K (programming language)

From Bauman National Library
This page was last modified on 2 June 2016, at 09:06.
Paradigm array processing, functiona
Designed by Arthur Whitney
Developer Kx Systems
First appeared 1993
Typing discipline dynamic, strict
OS Linux, OS X, Windows
License commercial
Website None
Influenced by
A+, APL, Scheme

K is a proprietary array processing language developed by Arthur Whitney and commercialized by Kx Systems. Since then, an open-source implementation known as Kona has also been developed. The language, originally developed in 1993, is a variant of APL and contains elements of Scheme. Advocates of the language emphasize its speed, facility in handling arrays, and expressive syntax. The language serves as the foundation for kdb, an in-memory, column-based database, and other related financial products.


Before developing K, Arthur Whitney had worked extensively with APL, first at I. P. Sharp Associates alongside Ken Iverson and Roger Hui, and later at Morgan Stanley developing financial applications.

In 1993, Whitney left Morgan Stanley and developed the first version of the K language. At the same time he formed Kx Systems to commercialize the product and signed an exclusive contract with Union Bank of Switzerland (UBS). For the next four years he developed various financial and trading applications using K for UBS.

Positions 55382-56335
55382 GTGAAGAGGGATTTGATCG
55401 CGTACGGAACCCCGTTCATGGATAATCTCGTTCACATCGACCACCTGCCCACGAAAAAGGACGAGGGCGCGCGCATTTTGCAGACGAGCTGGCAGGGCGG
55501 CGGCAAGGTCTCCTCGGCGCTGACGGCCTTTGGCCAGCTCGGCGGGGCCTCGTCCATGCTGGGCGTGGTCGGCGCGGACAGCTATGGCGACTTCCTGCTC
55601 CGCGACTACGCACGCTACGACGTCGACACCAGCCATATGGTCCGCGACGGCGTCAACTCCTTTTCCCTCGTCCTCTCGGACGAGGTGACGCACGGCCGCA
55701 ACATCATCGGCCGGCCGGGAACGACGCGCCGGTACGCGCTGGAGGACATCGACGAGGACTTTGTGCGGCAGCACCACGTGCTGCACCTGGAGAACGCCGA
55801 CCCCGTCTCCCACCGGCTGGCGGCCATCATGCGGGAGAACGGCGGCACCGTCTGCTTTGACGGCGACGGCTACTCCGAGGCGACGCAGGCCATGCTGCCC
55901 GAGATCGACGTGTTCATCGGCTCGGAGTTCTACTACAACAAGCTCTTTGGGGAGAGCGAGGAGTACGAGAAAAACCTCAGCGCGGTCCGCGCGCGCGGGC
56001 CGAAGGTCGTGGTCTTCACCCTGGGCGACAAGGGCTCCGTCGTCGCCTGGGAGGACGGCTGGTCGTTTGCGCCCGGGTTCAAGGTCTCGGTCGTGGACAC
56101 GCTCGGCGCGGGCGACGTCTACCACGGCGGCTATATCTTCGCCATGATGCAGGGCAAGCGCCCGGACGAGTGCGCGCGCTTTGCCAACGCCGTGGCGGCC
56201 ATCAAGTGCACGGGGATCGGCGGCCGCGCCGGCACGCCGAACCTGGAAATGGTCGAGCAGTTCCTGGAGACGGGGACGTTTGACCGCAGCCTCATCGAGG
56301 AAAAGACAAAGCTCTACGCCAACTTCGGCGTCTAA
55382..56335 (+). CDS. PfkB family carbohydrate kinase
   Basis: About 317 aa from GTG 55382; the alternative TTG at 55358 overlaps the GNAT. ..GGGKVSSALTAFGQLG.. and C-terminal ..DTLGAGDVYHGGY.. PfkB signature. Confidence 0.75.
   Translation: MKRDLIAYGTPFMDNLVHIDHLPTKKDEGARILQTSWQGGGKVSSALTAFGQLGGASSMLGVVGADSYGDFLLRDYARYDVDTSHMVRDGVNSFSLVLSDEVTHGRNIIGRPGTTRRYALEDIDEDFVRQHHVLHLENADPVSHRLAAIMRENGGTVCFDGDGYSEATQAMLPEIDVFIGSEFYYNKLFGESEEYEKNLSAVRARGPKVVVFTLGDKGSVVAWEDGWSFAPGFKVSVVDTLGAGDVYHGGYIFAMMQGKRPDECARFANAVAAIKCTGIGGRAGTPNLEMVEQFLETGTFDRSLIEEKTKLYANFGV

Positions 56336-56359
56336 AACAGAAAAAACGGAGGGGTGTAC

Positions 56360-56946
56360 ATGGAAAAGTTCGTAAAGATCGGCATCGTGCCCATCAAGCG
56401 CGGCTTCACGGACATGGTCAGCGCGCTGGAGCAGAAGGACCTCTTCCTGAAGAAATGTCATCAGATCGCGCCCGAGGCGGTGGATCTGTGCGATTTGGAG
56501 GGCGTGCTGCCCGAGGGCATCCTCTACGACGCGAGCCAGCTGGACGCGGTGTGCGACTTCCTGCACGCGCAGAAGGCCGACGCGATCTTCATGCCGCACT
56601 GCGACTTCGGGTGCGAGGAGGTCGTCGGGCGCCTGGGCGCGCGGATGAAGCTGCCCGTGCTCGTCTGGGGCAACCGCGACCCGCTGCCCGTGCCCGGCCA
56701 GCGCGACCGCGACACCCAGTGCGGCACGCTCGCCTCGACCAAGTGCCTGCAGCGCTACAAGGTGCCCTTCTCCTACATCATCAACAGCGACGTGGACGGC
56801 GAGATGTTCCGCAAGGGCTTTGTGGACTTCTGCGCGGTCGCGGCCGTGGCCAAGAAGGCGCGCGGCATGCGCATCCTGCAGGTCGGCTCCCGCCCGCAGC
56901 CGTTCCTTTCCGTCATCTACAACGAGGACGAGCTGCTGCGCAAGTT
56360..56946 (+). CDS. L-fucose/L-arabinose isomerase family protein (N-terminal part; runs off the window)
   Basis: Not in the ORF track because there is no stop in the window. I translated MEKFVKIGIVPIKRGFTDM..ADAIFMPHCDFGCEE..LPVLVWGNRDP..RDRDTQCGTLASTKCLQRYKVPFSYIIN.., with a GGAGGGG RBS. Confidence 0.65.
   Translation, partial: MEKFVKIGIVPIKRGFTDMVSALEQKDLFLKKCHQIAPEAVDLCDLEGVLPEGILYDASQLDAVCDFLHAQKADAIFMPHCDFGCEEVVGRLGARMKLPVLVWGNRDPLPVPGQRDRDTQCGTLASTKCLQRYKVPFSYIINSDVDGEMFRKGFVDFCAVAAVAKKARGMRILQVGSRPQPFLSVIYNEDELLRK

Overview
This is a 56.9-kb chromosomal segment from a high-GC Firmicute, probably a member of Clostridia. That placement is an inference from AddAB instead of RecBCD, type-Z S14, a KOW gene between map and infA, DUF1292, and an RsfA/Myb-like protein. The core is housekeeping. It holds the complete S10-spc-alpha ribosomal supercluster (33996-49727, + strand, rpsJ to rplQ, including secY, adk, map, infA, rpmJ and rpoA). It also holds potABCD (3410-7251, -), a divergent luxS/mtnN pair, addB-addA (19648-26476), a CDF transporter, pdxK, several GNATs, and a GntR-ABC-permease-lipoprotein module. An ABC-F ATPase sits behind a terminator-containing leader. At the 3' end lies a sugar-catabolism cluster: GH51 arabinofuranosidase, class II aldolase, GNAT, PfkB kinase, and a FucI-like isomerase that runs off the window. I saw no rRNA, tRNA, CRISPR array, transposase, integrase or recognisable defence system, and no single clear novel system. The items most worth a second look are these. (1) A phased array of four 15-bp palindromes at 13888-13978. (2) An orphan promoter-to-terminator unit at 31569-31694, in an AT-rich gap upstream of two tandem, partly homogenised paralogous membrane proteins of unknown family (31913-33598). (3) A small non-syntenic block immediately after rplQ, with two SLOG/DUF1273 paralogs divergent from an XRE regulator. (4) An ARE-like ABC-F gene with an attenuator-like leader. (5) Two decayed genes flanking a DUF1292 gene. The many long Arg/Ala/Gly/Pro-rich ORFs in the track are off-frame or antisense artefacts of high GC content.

The contract ended in 1997 when UBS merged with Swiss Bank. In 1998, Kx Systems released kdb, a database built on K. kdb was an in-memory, column-oriented database and included ksql, a query language with a SQL-like syntax. Since then, a number of financial products have been developed with K and kdb. kdb/tick and kdb/taq were developed in 2001. kdb+, a 64-bit version of kdb was released in 2003 and kdb+/tick and kdb+/taq were released in 2004. kdb+ included Q, a language that merged the functionality of the underlying K language and ksql.


One of the large draws of K is the extreme programmer productivity it offers, its incredibly fast execution speeds, and its very small executable units. Example of these claims met is how KDB outperforms Oracle on TPC benchmarks in both query speed and data storage size while essentially being written by one person. Also, K code is very dense, and it is typical to see 100:1 code size reduction when migrating to from C to K. I have heard of almost a 1000:1 reduction when a project moved from Java and SQL to K and KSQL.